I believe the most challenging role as COO at CC is balancing the needs and expectations of the upper management and staff. I am fortunate that my gender has not hindered my position in the company, but I find implementing change can be met with resistance.
This is inevitable as a stagnant system represents comfort; change is often associated with an overwhelming sense of resistance.
However, since the inception of my appointment as COO, my suggested ideas and progressive approach to change and advance have been met in a very positive manner by all company members.
I also take this opportunity to stress that being a woman should not hinder your ambition, if you believe you have the skills, then grab the bull by the horns and avail any opportunity for growth.
I am fortunate my family supported my decision to take up the position of COO. My husband, children and close colleges encouraged me to strive and be ambitious, and I am grateful. The support is what continues to encourage me, to continue to work harder and dream bigger.
Notwithstanding the above, senior management posts such as COO are dominated by men. I feel privileged and determined to break stereotypes to inspire women and prove that women can attend to such positions with meticulous care and attention.

From a leadership standpoint, where do you draw your inspiration?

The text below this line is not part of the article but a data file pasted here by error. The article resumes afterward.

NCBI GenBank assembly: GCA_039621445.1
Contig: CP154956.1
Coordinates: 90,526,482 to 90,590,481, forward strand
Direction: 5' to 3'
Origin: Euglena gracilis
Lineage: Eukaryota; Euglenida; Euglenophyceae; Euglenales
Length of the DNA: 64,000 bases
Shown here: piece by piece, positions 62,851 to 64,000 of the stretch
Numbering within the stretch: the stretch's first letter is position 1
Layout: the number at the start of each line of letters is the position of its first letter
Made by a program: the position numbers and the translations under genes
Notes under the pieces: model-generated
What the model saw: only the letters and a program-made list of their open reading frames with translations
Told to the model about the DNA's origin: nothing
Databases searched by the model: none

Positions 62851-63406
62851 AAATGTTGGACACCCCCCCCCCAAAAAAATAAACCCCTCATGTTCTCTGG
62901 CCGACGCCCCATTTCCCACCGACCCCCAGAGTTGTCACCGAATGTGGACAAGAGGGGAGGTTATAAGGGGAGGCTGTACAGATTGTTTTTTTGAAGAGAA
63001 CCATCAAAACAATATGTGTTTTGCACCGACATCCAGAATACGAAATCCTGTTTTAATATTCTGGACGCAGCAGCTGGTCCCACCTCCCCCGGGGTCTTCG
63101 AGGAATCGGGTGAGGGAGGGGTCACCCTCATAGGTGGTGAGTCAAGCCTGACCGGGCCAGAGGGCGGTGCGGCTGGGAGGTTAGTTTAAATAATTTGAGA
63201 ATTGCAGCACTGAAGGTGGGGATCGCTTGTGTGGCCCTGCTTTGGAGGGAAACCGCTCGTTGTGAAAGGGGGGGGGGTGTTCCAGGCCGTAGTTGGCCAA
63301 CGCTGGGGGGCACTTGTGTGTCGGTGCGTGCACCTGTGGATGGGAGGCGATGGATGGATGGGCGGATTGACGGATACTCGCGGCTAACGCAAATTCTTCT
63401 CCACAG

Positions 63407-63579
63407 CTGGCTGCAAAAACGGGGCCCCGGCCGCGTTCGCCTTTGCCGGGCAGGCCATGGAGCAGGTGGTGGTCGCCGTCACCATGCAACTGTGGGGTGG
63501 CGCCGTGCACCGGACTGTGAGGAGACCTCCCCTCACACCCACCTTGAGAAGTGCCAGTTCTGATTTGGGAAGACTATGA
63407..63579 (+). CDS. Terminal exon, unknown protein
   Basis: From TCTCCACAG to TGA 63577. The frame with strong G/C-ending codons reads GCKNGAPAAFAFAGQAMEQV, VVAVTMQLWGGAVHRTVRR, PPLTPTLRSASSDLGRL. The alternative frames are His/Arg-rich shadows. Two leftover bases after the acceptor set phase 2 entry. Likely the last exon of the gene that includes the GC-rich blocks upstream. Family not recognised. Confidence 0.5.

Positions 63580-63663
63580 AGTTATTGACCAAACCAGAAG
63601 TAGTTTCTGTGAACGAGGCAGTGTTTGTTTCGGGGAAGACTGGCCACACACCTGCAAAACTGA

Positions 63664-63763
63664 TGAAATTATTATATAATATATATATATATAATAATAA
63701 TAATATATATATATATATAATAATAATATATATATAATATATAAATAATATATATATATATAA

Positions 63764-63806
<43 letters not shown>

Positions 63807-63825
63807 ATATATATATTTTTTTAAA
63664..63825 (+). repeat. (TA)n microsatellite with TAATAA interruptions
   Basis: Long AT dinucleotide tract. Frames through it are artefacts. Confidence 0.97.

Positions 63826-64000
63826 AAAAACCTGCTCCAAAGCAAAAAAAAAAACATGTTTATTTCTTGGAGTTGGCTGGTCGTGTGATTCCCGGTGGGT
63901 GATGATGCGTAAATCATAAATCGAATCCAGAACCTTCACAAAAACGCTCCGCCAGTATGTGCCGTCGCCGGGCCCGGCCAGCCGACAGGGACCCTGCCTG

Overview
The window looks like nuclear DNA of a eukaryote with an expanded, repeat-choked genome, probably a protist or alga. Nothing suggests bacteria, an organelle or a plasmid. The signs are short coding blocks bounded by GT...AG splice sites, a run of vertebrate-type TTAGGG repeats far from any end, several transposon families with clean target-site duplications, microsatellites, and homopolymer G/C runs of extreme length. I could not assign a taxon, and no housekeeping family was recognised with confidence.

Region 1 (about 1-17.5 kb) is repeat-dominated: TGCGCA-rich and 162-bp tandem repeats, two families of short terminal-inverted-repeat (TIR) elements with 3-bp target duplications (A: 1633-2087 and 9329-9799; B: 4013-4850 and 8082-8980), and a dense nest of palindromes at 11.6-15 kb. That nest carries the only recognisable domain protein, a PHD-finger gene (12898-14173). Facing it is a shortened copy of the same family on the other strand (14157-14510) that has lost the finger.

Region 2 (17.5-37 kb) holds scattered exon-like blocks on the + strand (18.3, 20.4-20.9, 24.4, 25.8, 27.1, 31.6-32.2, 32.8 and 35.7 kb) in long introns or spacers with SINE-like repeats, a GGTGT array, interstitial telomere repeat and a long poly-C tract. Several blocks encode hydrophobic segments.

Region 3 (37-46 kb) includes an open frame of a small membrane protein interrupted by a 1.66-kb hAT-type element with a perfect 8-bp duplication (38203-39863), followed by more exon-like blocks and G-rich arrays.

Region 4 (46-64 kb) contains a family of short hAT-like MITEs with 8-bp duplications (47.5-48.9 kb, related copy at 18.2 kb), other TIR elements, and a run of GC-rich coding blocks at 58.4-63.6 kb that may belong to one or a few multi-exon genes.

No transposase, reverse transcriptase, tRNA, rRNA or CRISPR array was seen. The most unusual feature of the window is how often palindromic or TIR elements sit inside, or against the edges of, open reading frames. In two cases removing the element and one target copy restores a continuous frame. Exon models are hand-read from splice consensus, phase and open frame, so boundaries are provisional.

From my mother: she was a strong and independent woman who knew her worth. She encouraged me to pursue medicine and believed in me, more than I did in myself. She was and continues to be a pillar of support in my life for which I am grateful. I hope to inspire my children and every woman I interact with. Anything is possible as long as you put your mind to it.

How do you balance work and family life?
Life is a balancing act; balancing work and family life is challenging, but not impossible. I have a wonderful husband, he is supportive and works with me, we work as a team, and ultimately, with the right support, anything is possible. I am also the mother of two teenagers, both can be a handful at times, but they are equally supportive, often giving me insight into how I can better myself as a mother and business professional.

How do you keep yourself updated?
I am an avid reader; I enjoy reading medical journals, articles relating to management, economy, technology, the news and the odd glossy magazine. I believe you should maintain a balance. Work and personal life balance are fundamental, to create peace of mind and allow for one to excel in both. The skill to perfect the balancing of both remains ongoing, but one must persevere.

What according to you, are your keys to success?
To work, to be meticulous and to ask questions. One must appreciate that you cannot be a master of any given discipline; you remain a disciple that continues to learn and grow.
I also believe the battle with the ego remains ongoing; one must always be open to learning and growing, learning from your seniors and subordinates is a continuous process. I believe discovering your purpose in life is essential, while it’s a unique journey for us all; the quest to search for such purpose will allow you to find several unique treasures in life.